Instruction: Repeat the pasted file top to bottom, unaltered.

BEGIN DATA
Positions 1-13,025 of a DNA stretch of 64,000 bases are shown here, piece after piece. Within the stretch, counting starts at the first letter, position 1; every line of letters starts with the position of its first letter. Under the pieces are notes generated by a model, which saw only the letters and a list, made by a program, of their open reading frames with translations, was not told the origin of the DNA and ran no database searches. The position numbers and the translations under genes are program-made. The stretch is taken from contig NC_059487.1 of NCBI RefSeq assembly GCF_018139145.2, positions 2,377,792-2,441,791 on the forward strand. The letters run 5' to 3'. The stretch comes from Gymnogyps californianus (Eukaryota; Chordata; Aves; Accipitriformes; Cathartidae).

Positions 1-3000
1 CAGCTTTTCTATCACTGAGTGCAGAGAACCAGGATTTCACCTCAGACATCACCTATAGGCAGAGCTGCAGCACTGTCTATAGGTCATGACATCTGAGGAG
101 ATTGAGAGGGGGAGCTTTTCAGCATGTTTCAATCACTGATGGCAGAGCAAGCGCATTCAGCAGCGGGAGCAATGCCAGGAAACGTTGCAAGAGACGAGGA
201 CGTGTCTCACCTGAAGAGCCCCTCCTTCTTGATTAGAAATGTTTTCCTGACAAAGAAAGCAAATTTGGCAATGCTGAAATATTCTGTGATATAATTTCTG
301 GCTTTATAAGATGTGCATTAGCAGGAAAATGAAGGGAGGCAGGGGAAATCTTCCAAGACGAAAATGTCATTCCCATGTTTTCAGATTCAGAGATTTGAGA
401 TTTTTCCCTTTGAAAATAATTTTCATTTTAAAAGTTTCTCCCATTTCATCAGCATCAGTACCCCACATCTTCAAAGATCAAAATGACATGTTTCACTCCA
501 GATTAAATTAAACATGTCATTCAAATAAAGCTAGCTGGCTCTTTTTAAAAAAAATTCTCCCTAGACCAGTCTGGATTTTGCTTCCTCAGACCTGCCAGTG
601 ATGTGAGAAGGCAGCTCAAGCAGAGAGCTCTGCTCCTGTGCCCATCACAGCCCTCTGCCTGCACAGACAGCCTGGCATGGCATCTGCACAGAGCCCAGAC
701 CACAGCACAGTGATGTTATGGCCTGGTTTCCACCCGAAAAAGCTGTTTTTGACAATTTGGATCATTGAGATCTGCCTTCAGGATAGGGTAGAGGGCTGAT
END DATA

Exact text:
Positions 1-13,025 of a DNA stretch of 64,000 bases are shown here, piece after piece. Within the stretch, counting starts at the first letter, position 1; every line of letters starts with the position of its first letter. Under the pieces are notes generated by a model, which saw only the letters and a list, made by a program, of their open reading frames with translations, was not told the origin of the DNA and ran no database searches. The position numbers and the translations under genes are program-made. The stretch is taken from contig NC_059487.1 of NCBI RefSeq assembly GCF_018139145.2, positions 2,377,792-2,441,791 on the forward strand. The letters run 5' to 3'. The stretch comes from Gymnogyps californianus (Eukaryota; Chordata; Aves; Accipitriformes; Cathartidae).

Positions 1-3000
1 CAGCTTTTCTATCACTGAGTGCAGAGAACCAGGATTTCACCTCAGACATCACCTATAGGCAGAGCTGCAGCACTGTCTATAGGTCATGACATCTGAGGAG
101 ATTGAGAGGGGGAGCTTTTCAGCATGTTTCAATCACTGATGGCAGAGCAAGCGCATTCAGCAGCGGGAGCAATGCCAGGAAACGTTGCAAGAGACGAGGA
201 CGTGTCTCACCTGAAGAGCCCCTCCTTCTTGATTAGAAATGTTTTCCTGACAAAGAAAGCAAATTTGGCAATGCTGAAATATTCTGTGATATAATTTCTG
301 GCTTTATAAGATGTGCATTAGCAGGAAAATGAAGGGAGGCAGGGGAAATCTTCCAAGACGAAAATGTCATTCCCATGTTTTCAGATTCAGAGATTTGAGA
401 TTTTTCCCTTTGAAAATAATTTTCATTTTAAAAGTTTCTCCCATTTCATCAGCATCAGTACCCCACATCTTCAAAGATCAAAATGACATGTTTCACTCCA
501 GATTAAATTAAACATGTCATTCAAATAAAGCTAGCTGGCTCTTTTTAAAAAAAATTCTCCCTAGACCAGTCTGGATTTTGCTTCCTCAGACCTGCCAGTG
601 ATGTGAGAAGGCAGCTCAAGCAGAGAGCTCTGCTCCTGTGCCCATCACAGCCCTCTGCCTGCACAGACAGCCTGGCATGGCATCTGCACAGAGCCCAGAC
701 CACAGCACAGTGATGTTATGGCCTGGTTTCCACCCGAAAAAGCTGTTTTTGACAATTTGGATCATTGAGATCTGCCTTCAGGATAGGGTAGAGGGCTGAT